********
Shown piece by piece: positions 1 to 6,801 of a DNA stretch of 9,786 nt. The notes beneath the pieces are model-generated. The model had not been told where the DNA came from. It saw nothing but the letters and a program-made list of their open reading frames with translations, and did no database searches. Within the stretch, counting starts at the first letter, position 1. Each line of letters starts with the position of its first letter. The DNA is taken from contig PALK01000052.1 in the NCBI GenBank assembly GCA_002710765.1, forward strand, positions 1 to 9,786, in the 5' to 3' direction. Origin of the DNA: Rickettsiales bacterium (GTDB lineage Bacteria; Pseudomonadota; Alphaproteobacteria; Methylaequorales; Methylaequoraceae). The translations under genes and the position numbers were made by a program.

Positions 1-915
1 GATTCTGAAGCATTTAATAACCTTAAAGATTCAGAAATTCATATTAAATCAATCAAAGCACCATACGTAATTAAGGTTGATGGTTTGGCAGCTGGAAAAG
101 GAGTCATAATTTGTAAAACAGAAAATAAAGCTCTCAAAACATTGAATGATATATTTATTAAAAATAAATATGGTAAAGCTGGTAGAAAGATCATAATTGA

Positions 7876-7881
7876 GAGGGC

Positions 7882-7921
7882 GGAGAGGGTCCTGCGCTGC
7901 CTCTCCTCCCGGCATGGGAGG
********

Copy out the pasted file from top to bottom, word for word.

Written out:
Shown piece by piece: positions 1 to 6,801 of a DNA stretch of 9,786 nt. The notes beneath the pieces are model-generated. The model had not been told where the DNA came from. It saw nothing but the letters and a program-made list of their open reading frames with translations, and did no database searches. Within the stretch, counting starts at the first letter, position 1. Each line of letters starts with the position of its first letter. The DNA is taken from contig PALK01000052.1 in the NCBI GenBank assembly GCA_002710765.1, forward strand, positions 1 to 9,786, in the 5' to 3' direction. Origin of the DNA: Rickettsiales bacterium (GTDB lineage Bacteria; Pseudomonadota; Alphaproteobacteria; Methylaequorales; Methylaequoraceae). The translations under genes and the position numbers were made by a program.

Positions 1-915
1 GATTCTGAAGCATTTAATAACCTTAAAGATTCAGAAATTCATATTAAATCAATCAAAGCACCATACGTAATTAAGGTTGATGGTTTGGCAGCTGGAAAAG
101 GAGTCATAATTTGTAAAACAGAAAATAAAGCTCTCAAAACATTGAATGATATATTTATTAAAAATAAATATGGTAAAGCTGGTAGAAAGATCATAATTGA

Positions 7876-7881
7876 GAGGGC

Positions 7882-7921
7882 GGAGAGGGTCCTGCGCTGC
7901 CTCTCCTCCCGGCATGGGAGG